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In Up and Running with Photoshop Lightroom 4, author Jan Kabili introduces the Adobe Photoshop Lightroom features for organizing, enhancing, and sharing digital photos and video clips. The course shows how to import photos and video clips from a camera and from a hard drive, explaining how Lightroom catalogs work along the way, and how to manage and organize photos and video clips with the Library module. The course also covers enhancing photos in the Develop module, including cropping, adjusting exposure, recovering details from highlights and shadows, sharpening and adding clarity, and correcting part of a photo, as well as enhancing video clips. The course concludes with a look at sharing photos: posting them on Facebook, creating photo books, exporting, and printing.
Let's continue to explore how to process a photo using the controls in the Basic Basic panel in the Develop module. In the last movie, I showed you how and why to use the White Balance controls. Once you've done that, I recommend you move straight down to the next section of the Basic panel which is a section that contains the Tonal controls. These controls are very powerful and they have a big effect on the image. So, before we start using this, I want to make sure that you have your Histogram panel open because that will help you to evaluate the tonal issues with the image as it stands and to see what the various controls are doing to the image as you use them.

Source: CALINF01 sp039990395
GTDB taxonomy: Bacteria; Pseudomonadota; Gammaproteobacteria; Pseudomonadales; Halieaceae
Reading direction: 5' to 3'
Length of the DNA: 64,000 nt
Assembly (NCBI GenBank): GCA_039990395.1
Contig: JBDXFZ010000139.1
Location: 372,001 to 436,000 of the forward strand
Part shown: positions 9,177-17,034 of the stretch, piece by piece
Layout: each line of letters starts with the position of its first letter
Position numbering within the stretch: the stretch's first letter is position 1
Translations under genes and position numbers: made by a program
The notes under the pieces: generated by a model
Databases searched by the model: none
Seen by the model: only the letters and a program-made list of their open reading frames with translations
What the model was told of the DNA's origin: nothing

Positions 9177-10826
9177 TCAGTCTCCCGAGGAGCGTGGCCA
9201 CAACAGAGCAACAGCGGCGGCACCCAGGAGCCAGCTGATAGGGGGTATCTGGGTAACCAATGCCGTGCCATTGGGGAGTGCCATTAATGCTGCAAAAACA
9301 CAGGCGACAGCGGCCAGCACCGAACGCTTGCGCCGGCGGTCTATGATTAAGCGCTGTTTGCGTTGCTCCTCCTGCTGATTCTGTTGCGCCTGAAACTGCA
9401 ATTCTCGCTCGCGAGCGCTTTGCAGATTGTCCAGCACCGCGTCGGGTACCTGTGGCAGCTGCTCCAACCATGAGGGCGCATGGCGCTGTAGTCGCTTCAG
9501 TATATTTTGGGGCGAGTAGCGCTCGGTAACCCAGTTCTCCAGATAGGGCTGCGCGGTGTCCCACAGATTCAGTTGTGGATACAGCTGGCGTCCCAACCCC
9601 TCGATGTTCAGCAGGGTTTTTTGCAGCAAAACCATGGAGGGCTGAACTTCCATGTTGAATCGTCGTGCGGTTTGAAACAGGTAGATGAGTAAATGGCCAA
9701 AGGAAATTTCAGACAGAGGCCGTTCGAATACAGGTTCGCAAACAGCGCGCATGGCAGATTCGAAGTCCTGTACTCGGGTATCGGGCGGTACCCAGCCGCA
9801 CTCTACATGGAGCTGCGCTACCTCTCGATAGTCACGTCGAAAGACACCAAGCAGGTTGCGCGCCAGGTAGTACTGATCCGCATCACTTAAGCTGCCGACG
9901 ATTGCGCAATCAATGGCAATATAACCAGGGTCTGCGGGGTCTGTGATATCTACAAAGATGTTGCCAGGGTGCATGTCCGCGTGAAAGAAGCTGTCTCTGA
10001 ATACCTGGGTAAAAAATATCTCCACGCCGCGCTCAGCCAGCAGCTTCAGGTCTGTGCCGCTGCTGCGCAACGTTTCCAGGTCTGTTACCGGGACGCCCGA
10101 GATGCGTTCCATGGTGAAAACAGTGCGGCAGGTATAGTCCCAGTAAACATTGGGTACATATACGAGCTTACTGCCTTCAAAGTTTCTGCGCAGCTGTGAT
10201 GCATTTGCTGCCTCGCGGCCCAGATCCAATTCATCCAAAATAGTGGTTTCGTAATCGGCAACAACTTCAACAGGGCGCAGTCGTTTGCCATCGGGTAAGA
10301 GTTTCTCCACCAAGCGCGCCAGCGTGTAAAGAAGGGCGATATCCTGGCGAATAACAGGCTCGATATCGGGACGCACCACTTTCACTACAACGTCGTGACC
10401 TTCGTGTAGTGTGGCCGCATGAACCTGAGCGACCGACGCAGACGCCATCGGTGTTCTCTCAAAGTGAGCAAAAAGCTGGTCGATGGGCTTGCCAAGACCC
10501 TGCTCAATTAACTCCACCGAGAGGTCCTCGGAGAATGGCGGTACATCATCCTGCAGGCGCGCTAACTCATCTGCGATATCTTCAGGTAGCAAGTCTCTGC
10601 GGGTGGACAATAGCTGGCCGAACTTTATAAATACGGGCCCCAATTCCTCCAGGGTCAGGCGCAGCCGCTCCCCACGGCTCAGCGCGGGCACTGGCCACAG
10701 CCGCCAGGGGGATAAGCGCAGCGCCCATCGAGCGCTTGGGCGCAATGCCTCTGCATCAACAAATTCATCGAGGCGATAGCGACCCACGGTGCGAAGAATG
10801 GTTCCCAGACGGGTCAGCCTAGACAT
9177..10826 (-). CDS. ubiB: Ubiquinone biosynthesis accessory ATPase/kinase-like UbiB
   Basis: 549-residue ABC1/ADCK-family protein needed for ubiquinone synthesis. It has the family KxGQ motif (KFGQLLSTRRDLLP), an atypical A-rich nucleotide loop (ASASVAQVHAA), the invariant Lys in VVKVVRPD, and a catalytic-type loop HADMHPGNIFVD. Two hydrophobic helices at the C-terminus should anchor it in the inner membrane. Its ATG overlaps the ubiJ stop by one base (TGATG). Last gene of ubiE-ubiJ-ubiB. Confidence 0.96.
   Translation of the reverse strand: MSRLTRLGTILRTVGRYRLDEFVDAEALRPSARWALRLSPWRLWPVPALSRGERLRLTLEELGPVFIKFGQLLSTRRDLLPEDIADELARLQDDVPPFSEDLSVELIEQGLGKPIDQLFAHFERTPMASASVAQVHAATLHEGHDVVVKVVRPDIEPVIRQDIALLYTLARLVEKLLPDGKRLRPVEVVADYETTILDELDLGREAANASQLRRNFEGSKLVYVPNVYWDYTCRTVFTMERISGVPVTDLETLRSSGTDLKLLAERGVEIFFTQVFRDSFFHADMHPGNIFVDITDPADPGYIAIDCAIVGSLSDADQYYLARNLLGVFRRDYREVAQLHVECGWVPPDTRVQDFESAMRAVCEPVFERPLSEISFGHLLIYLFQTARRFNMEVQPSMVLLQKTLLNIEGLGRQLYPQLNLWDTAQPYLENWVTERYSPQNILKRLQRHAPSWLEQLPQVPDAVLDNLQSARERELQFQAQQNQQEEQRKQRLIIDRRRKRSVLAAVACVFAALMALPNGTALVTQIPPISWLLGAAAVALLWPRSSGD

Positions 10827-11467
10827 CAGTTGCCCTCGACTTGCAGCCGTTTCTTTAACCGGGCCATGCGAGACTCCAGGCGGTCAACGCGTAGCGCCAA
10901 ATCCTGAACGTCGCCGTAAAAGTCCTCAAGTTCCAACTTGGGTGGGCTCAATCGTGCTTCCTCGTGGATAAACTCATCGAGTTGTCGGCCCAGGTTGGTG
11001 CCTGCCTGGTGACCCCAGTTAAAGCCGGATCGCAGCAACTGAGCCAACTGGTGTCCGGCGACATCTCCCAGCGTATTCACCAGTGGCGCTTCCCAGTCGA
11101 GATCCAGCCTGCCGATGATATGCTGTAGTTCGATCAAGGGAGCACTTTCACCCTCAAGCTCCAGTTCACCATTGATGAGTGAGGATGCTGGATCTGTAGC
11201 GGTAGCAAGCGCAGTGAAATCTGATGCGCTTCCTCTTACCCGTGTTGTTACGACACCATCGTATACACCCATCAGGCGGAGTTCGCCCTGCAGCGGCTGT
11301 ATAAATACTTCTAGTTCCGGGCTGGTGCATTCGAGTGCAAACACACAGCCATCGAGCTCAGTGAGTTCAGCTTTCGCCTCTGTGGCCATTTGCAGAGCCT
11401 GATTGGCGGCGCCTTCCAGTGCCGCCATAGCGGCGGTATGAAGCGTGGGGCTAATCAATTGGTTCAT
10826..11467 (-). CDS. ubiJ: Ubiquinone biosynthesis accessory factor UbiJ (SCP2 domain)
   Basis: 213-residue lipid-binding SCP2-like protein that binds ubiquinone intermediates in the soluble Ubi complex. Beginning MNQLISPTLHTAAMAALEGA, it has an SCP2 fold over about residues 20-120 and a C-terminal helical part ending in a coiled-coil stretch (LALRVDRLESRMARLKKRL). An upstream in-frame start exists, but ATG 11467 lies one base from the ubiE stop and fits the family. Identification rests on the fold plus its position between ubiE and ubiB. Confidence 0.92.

If your Histogram panel isn't showing, then click this triangle to reveal it. If you're not familiar with the Histogram, it's a bar chart. The right side of the chart represents the brightest possible tones in an image and the left side of the chart represents the darkest possible tones with all of the grey tones across the chart. The mounds of light gray and color that you see in this particular Histogram represent the tones in the open image. So, before I get started adjusting this image, I'd like to take a look at the bar chart and see where the tones are falling.
I say that this image looks pretty good in terms of a histogram. It has tones across the histogram and there are no high spikes on the right which would represent a clipped highlights or highlights that have no detail nor on the left, which would represent dark areas, shadows that have no detail. And in most cases, it's a good idea to have some highlights and some shadows that do have detail. But I do see that there aren't very many bars over here on the far right which means that there aren't any really bright tones in the image. So, that's something that we'll work on.
As I said the histogram can also help to understand what the individual sliders are doing to an image as you're using them. In Lightroom 4, individual sliders in the tonal area are targeted pretty tightly to separate parts of the tonal range. And you can see which is which by coming up to the histogram and just hovering over part of the histogram. So, if I hover over this area, it gets a little bit lighter in the chart and you can see underneath the chart, Lightroom is telling me that this area is going to be controlled primarily by the black slider, this area by the shadows slider, this area by the exposure slider.
And that's important to know that the exposure slider is targeted to the midtones. This area is controlled by the highlight slider primarily and this area by the white slider. So, keep that in mind as we move on to the next movie where I'm going to show you how to use the individual controls in the tonal area of the Basic panel.
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